I mostly agree, and very much like the second graph, but I’d like to slightly quibble with the first graph.  I redrew it setting both the base and NGDP equal to 100 in 1933, not 1929:

Notice that the base rose in the early 1930s while NGDP fell sharply.  That’s because base demand was engorged by two factors, banking distress and ultra-low interest rates.  The ultra-low interest rates continued between 1933 and 1944, but banking distress fell sharply after dollar devaluation and the creation of FDIC.  Thus after 1933 the base and NGDP rose at roughly similar rates, both nearly quadrupling over those 11 years.  As you know, I don’t regard the base as a reliable indicator of the stance of monetary policy, because base demand can be highly volatile under certain conditions.  But the supply of base money is still very important; indeed it’s the major factor driving NGDP over the long term.

Of course things get even more complicated when you add interest on reserves, and when base injections are viewed as temporary.  So I certainly endorse Evan’s argument that it’s NGDP expectations that we should focus on, not the monetary base.  But we shouldn’t forget that those NGDP expectations are themselves driven by beliefs about expected long run path of the monetary base (and perhaps IOR.)


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65 Responses to “Evan Soltas provides the best argument for NGDP targeting”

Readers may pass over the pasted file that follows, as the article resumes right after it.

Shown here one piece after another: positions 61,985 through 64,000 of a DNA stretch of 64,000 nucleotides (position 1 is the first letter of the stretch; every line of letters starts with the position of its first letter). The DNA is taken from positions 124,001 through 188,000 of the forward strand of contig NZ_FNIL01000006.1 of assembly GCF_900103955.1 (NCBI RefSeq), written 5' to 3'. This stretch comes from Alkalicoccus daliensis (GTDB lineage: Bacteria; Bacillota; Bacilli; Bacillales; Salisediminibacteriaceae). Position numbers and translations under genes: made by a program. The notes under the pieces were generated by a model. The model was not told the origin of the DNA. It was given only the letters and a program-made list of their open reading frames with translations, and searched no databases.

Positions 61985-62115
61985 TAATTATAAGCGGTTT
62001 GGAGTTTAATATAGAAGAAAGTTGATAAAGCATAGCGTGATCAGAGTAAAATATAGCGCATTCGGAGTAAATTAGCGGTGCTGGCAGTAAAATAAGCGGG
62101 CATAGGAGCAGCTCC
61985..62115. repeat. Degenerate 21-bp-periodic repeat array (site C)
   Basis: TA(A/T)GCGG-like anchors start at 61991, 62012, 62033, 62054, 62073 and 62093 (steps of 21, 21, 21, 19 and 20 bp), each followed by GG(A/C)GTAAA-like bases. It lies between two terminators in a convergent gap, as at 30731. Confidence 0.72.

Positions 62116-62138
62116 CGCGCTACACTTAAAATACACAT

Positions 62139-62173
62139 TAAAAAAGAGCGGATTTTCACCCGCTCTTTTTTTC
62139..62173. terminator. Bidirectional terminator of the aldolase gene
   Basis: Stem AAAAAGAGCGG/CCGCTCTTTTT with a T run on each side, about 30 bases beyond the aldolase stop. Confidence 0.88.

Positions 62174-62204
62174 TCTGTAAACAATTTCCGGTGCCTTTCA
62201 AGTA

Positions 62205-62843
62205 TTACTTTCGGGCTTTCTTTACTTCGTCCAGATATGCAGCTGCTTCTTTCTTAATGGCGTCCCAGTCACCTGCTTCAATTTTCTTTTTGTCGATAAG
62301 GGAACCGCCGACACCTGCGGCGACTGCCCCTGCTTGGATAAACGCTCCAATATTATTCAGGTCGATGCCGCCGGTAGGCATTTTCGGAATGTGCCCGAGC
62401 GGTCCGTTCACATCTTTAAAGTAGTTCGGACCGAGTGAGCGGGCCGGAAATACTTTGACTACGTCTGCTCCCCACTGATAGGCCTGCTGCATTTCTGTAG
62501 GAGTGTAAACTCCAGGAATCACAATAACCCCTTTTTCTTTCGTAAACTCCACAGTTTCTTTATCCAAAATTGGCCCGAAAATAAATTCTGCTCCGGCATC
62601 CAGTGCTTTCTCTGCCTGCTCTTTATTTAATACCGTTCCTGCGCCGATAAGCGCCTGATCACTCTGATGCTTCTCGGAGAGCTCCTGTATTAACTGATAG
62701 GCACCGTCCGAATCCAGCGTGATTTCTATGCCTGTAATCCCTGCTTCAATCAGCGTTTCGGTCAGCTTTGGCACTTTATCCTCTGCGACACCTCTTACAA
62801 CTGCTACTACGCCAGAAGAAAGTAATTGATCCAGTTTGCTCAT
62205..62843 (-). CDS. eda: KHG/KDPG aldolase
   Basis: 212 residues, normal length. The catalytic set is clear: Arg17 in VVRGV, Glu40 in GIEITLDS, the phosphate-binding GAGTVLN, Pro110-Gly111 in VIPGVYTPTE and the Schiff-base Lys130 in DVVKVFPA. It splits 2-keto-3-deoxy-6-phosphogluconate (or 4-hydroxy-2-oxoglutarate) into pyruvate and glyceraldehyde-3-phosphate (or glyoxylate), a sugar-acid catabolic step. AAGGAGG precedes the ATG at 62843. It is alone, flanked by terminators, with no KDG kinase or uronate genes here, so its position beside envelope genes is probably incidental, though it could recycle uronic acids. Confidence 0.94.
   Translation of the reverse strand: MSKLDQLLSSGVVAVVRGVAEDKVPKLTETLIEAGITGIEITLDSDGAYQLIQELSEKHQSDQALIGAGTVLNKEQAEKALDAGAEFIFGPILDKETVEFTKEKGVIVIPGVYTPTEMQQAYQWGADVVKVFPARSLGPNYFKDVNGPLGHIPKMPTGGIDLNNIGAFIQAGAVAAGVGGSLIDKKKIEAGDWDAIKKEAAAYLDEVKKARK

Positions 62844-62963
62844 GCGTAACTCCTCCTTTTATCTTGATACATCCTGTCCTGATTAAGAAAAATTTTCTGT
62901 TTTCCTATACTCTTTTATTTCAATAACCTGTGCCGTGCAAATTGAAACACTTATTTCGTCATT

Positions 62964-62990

1. Gravatar of Saturos Saturos
    15. May 2012 at 08:49

    FWIW, I was always intuitively attracted to the notion of AD as simply nominal spending and a QTM approach to spending, recessions and monetary policy, and found Keynesianism itself as well as vestigial Keynesian thinking to be “mind-numbingly illogical” (to borrow your memorable phrase) and came to this blog because I at last found someone who though like I did (only much, much better…)

    Also, I see Evan’s signal extraction argument (it was Nick who put him on to the Lucas paper, btw) as being just another version of the standard argument for price stability – not only, as you say, to prevent output volatility, but also because price level volatility introduced too much noise into the price system in general (What does it mean for me if the price of apples doubles tommorow?). And that’s the real reason why we don’t like high inflation – because high inflation tends to be unstable inflation, which means an unpredictable price level.